WASHINGTON — The Supreme Court heard oral arguments on Wednesday about a deaf student who was denied a high school diploma from a Michigan school district that failed to provide him with a qualified ASL interpreter.
The court will decide if the plaintiff, Miguel Perez, and his family exhausted all of their administrative remedies before filing a discrimination claim against Sturgis Public Schools in federal court and are entitled to financial compensation after settling with the district.
“For 12 years, Sturgis neglected Miguel, denied him an education, and lied to his parents about the progress he was allegedly making in school,” Roman Martinez, Perez’s lawyer, said in Court on Wednesday. “Congress didn’t punish kids for saying yes to favorable IDEA settlements.”
Perez’s family immigrated from Mexico in 2004 and was never provided a Spanish-language interpreter to inform them about their son’s educational status. Although Miguel made the honor roll every semester, he never learned how to read and write.
“The parents really didn’t have an understanding of what their rights were,” Pete Wright, founder of Wrightslaw, a special education law and advocacy group, said. “There’s nothing that reimburses the kid for all the damage that he’s suffered from never really being properly taught. It’s a classic example of what it is, not a free, appropriate public education at all.”
Shira Wakschlag, Senior Director of Legal Advocacy and General Counsel at The Arc, a nonprofit for people with intellectual and developmental disabilities, says that the purpose of these laws is for students with disabilities to have an avenue for relief if their rights are denied in the school environment.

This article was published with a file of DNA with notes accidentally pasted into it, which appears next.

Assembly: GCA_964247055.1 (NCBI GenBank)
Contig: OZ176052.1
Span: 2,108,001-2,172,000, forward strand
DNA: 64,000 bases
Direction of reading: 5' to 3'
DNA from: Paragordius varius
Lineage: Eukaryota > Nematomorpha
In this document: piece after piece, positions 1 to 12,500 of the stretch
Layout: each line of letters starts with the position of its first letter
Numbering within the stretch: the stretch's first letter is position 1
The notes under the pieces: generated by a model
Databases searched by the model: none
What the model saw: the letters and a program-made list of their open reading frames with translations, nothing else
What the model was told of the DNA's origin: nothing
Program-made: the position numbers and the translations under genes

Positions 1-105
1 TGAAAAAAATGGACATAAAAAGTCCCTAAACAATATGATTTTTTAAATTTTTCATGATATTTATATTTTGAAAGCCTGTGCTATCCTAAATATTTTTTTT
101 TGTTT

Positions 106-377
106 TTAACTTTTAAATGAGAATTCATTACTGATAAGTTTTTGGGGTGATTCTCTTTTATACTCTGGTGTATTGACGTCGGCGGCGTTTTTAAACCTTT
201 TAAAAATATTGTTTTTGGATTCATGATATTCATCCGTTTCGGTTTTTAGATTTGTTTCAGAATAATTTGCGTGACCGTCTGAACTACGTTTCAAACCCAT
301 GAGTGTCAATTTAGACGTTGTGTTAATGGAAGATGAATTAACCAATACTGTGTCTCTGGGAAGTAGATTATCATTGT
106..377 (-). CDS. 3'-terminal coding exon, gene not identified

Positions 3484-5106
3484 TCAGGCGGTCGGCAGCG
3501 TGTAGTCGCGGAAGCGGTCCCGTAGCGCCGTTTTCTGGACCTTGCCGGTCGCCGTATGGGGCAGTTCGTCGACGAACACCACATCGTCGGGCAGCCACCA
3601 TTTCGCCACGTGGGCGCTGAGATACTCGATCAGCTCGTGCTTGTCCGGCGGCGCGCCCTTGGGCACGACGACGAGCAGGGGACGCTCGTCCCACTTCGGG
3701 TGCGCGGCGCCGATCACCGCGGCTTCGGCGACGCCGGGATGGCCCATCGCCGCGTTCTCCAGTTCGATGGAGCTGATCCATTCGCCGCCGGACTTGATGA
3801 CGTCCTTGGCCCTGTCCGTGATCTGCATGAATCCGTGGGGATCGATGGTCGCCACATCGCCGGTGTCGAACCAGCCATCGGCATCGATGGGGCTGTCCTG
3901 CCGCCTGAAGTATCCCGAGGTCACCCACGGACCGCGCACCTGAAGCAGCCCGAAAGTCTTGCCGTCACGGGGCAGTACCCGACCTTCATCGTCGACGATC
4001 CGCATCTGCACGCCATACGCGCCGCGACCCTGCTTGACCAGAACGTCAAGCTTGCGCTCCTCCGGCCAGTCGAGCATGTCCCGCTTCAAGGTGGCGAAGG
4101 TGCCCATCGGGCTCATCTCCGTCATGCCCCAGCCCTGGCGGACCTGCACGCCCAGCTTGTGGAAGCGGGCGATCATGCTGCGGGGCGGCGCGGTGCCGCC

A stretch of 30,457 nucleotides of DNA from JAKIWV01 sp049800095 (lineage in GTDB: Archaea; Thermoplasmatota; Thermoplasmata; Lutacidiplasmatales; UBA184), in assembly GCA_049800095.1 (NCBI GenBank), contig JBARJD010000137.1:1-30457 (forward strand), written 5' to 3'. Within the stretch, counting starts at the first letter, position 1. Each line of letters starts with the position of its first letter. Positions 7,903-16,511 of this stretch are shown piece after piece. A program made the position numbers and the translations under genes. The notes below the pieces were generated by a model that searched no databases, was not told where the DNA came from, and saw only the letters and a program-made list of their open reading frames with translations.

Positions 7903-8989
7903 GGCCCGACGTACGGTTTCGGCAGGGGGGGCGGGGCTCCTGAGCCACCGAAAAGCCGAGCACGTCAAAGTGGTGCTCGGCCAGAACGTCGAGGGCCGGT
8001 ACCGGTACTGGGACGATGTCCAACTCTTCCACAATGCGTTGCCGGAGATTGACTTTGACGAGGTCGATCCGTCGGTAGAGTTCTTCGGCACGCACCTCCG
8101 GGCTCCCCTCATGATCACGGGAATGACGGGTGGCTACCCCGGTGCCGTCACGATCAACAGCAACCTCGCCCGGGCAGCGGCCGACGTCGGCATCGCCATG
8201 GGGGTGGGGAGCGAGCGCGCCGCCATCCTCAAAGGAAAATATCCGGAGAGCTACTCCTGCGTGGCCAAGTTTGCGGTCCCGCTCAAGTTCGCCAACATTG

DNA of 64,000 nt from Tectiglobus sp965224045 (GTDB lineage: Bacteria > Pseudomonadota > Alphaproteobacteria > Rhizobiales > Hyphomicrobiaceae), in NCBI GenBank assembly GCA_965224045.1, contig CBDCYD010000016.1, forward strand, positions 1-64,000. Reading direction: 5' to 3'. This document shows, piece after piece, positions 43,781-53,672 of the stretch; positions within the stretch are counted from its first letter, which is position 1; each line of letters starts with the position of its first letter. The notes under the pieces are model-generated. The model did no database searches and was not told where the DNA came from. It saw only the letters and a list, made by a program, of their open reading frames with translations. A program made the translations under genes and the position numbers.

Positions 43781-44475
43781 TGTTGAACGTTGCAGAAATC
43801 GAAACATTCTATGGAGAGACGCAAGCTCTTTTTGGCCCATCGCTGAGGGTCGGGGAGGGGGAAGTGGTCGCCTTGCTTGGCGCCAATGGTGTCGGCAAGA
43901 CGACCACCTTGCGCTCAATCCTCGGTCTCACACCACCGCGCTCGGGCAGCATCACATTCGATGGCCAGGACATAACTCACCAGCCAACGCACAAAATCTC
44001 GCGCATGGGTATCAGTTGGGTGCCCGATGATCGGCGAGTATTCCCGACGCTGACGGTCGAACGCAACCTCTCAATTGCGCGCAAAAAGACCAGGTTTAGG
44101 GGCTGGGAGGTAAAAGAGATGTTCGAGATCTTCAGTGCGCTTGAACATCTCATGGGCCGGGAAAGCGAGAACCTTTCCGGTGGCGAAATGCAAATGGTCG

“A settlement that is agreed on by both parties is always the goal,” Wakschlag said. “So to say that that doesn’t constitute exhaustion under the law, when the law promotes settlement would really be against public policy and against the meaning of the statute.”
Perez, who was denied the proper ASL services from the school, went through due process with the Individuals with Disabilities Education Act and Americans with Disabilities Act claims. Still, the ADA claims could not be heard at the due process level and were subsequently dismissed. The Michigan Department of Education settled the IDEA claims and agreed to pay for Perez’s attendance at the Michigan School for the Deaf.
“Exhausting a non-IDEA claim means obtaining an administrative decision from an educational expert, just as an IDEA plaintiff must do before going to court,” Shay Dvoretzky, Sturgis’ lawyer, said in court. “That’s why Mr. Perez’s improper new argument that ‘settles’ equals ‘exhaustion’ is incorrect. An IDEA plaintiff cannot sue after settling.”
However, Perez is seeking justice for his unequal access to education and compensatory damages for emotional distress under the ADA lawsuit. The lower court held that Perez gave up his right to sue when he settled the IDEA claims.
“The plaintiffs are really asking the court to protect students with disabilities, and ensure that the families of these students are able to pursue the full range of civil rights remedies directly in federal court,” Wakschlag said. “And this is essentially preventing them from doing that and creating more obstacles.”